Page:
PENTECONTER Greek galley

The vessel depicted on this stamp I could not find a drawing of her on the internet, but she was given as a 600 BC used Greek cargo galley. On the stamp is depict a one row vessel with a ram bow. At that time the Greeks used a penteconter Greek galley for war, piracy and transport.

The penteconter, alt. spelling pentekonter and pentaconter, also transliterated as pentecontor or pentekontor (Greek: πεντηκόντορος, pentekontoros "fifty-oared"),plural penteconters was an ancient Greek galley in use since the archaic period. In an alternative meaning, the term was also used for a military commander of fifty men in ancient Greece.
The penteconters emerged in an era when there was no distinction between merchant and war ships. They were versatile, long-range ships used for sea trade, piracy and warfare, capable of transporting freight or troops. A penteconter was rowed by fifty oarsmen, arranged in a row of twenty-five on each side of the ship. A midship mast with sail could also propel the ship under favourable wind. Penteconters were long and sharp-keeled ships, hence described as long vessels (νῆες μακραί, nḗes markaí ). They typically lacked a full deck, and thus were also called unfenced vessels (ἄφρακτοι νῆες, áphraktoi nḗes).

Homer describes war ships during the Trojan War of various numbers of oars varying from twenty-oared, such as the ship that brought Chryseis back to her father, to fifty-oared, as Odysseus’ ship that had fifty men and as many as 120 men of the Boeotian ships.

According to some contemporary calculations, penteconters are believed to have been between 28 and 33 m (92 and 108 ft) long, approximately 4 m wide, and capable of reaching a top speed of 9 knots (17 km/h; 10 mph). However, modern reconstructions of penteconters, as well as other ancient ship designs such as triremes, manned by modern untrained amateurs, attained that top speed fairly easily on initial sea trials, which implies that the top speed of that type of ship in the ancient era had to be substantially higher. Ancient Greeks also used the triaconter or triacontor (τριακόντορος triakontoros), a shorter version of the penteconter with thirty oars. There is a general agreement that the trireme, the primary warship of classical antiquity, evolved from the penteconter via the bireme. The penteconter remained in use until the Hellenistic period, when it became complemented and eventually replaced by other designs, such as the lembos, the hemiolia and the liburnians.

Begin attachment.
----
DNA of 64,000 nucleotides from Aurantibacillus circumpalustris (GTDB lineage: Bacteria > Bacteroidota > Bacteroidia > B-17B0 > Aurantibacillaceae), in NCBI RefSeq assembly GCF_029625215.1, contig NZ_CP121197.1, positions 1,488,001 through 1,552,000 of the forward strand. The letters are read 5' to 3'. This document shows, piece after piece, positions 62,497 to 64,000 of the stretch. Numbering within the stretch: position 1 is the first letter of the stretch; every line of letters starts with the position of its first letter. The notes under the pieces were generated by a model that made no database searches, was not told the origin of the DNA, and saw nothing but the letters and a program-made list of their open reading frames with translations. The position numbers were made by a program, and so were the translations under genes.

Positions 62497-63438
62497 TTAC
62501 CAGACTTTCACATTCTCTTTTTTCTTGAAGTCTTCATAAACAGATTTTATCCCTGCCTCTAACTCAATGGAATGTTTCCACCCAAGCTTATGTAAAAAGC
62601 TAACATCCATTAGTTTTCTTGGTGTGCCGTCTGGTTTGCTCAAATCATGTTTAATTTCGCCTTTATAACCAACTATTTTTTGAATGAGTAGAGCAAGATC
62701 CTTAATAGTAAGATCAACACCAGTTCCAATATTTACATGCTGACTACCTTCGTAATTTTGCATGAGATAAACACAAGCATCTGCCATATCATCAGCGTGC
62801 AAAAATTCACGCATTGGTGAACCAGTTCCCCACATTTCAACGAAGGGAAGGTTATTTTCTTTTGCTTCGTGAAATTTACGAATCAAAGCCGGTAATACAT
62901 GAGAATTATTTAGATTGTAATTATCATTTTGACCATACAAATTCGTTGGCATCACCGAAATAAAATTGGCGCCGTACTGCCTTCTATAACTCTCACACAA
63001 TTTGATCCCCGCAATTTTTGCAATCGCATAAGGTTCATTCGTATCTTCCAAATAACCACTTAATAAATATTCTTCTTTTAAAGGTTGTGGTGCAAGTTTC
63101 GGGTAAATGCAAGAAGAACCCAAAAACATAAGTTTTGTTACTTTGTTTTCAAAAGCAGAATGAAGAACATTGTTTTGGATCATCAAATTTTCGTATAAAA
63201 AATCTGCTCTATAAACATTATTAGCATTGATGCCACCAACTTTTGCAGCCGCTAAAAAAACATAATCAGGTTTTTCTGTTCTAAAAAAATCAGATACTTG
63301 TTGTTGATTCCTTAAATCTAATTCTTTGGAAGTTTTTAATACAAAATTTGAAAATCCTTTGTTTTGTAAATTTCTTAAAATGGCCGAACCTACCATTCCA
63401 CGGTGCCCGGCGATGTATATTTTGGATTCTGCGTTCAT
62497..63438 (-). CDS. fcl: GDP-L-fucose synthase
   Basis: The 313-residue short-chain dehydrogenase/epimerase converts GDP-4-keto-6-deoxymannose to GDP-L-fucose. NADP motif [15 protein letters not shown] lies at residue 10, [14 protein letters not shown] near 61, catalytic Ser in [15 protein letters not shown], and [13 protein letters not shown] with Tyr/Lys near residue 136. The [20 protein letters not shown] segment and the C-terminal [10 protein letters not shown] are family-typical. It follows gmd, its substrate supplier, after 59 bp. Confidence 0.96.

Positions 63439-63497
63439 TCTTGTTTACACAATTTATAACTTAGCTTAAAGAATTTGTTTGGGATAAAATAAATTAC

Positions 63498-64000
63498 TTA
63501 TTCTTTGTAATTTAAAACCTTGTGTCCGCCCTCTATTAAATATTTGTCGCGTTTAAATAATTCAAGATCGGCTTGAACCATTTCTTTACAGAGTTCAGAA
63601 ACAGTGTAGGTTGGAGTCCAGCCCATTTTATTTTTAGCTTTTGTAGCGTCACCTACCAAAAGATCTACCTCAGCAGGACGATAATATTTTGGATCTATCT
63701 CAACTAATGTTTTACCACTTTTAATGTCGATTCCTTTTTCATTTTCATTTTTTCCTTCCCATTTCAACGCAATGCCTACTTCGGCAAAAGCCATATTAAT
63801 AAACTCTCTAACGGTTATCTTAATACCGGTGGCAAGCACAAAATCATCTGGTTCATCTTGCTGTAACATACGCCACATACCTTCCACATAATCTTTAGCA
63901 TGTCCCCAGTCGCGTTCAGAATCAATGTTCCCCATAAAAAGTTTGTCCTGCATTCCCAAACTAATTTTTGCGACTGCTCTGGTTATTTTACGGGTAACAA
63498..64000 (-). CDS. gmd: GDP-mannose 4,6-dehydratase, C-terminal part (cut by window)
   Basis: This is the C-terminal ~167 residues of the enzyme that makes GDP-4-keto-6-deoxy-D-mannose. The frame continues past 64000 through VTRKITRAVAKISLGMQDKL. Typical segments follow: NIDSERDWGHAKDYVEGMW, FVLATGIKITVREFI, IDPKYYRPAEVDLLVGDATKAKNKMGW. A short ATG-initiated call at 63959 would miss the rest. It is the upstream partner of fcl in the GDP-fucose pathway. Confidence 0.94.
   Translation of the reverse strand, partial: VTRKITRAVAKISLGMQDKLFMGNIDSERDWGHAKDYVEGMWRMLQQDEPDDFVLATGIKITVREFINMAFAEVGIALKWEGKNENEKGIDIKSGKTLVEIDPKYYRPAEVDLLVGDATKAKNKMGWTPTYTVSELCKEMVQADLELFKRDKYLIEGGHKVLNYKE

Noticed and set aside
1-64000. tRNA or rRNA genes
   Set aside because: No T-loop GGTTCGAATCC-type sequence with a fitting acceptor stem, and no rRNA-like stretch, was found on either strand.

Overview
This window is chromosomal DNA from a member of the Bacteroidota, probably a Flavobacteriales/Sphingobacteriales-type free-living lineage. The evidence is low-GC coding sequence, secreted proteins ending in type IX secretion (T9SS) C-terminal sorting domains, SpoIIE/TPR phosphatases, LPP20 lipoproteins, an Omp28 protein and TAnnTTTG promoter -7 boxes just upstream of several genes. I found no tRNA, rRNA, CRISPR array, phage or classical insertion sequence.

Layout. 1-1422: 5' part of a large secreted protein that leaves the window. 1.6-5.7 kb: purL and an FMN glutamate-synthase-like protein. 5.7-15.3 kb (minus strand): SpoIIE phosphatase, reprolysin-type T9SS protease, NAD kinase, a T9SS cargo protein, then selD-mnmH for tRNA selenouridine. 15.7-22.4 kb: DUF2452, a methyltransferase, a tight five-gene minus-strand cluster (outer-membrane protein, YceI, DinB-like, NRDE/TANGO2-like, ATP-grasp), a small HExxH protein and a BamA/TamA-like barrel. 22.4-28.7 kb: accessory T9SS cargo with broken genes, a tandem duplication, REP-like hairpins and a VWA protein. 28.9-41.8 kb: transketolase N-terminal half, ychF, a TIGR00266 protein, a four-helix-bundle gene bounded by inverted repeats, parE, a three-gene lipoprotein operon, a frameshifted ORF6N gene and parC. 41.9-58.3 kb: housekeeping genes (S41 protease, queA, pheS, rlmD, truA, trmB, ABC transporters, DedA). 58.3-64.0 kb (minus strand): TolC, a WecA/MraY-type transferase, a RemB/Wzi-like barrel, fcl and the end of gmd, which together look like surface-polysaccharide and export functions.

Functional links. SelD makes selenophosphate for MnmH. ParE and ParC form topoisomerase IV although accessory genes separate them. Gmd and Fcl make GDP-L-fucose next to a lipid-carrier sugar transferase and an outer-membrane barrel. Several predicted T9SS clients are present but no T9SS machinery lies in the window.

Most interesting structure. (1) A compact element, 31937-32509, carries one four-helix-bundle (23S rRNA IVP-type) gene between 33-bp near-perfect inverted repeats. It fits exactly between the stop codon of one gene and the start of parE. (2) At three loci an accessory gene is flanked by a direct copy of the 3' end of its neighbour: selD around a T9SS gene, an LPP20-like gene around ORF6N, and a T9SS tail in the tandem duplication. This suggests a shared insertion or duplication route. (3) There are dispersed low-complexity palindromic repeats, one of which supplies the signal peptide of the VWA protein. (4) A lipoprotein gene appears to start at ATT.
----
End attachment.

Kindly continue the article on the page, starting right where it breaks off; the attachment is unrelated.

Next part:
Source: https://en.wikipedia.org/wiki/Penteconter
Libya 1983 100dh sg 1304, scott
Vietnam 1986 3d sg 991, scott1689
$post_attachment_names[$j]

Champlain USCG

The full index of our ship stamp archive

Champlain USCG

Postby shipstamps » Thu Sep 04, 2008 10:43 am


Click image to view full size
Built by Bethlehem Shipbuilding Corporation, Quincy Ma. For the US Coast Guard. 11 October 1928 launched under the name USCG CHAMPLAIN (CGC-47)., named after a lake located between New York and Vermont. She was one of the Lake Class of which 10 were built.
Displacement 1.546/1.983 tons, dim. 250 x 42 x 12.11ft. (draught), length bpp 236ft. One General Electric turbo-electric engine, 3.350 shp, one propeller, speed 14.8 knots cruising, 17.5 knots full speed.
Armament 1 – 5inch, 1 – 3 inch, 2 – 6pdrs. in 1929. Crew 97.Building cost 1.800.000 US dollar.
24 January 1929 commissioned. After she was commissioned she was based in New York.
24 January 1935 at 09.28pm while she was standing off the New Jersey coast in a position about 11 miles ENE of Cape May, New Jersey, she received a message that the Norwegian freighter TALISMAN was in collision with the US steamer MOHAWK in a position about 4 miles off Sea Girt, New Jersey.
Headed at full speed to the position given and informed the reefer SS LIMON which was standing by that she would arrive at 02.00am. The MOHAWK a hole was torn in her side, and it was at once apparent that she would sink; Capt. Wood tried to beach the vessel but the engine room flooded and the attempt failed. It was a bitterly cold day, and great difficulty was experienced in getting the lifeboats out, as the davits were thick with ice. At 10.14pm the MOHAWK reportedly had her starboard boats in the water, and that the vessel was on her side. The MOHAWK was underway from New York and had on board 107 crew and 54 passengers. The survivors were picked up by the LIMON and the Coast Guard cutter ALGONQUIN.
After the CHAMPLAIN arrived on the scene on 1.48am of the 25 January she took on board the 22 survivors from the LIMON, she left the scene at 04.12am, heading for New York, leaving the Coast Guard cutter ICARUS to search for more survivors. The ALGONQUIN picked up 37 passengers and 47 crew. Total lost 55 people.
During the 1920s and ‘30s she visited Barbados several times.
05 April 1941 President Roosevelt authorized that the 10 Lake Class Coast Guard cutters would be transferred to the United Kingdom on the Lend-Lease base.
12 May 1941 handed over to the Royal Navy at the Navy Yard at Brooklyn, NY. And renamed HMS SENNEN (Y21). A sloop of war one of the Banff Class. She joined the 1st Support Group
19 May together with the HMS JED she sank the German submarine U-954 by depth charges in the North Atlantic in a position South East of Cape Farewell, Greenland (54 54N 34 19W).
27 March 1946 returned to the United States, and renamed CHAMPAIGN, not again commissioned in the Coast Guard.
25 March 1948 sold.
SG1087

Source: Barbados Philatelic Bureau. http://uboat.net/allies/warships/ship/46.html http://www.uscg.mil/hq/g-cp/history/Champlain_1929.html Watercraft Philately. Auke Palmhof
shipstamps
Site Admin
 
Posts: 0
Joined: Fri Mar 13, 2009 8:12 pm

Return to Ship Stamps Collection

Who is online

Users browsing this forum: Google [Bot], Majestic-12 [Bot] and 37 guests

cron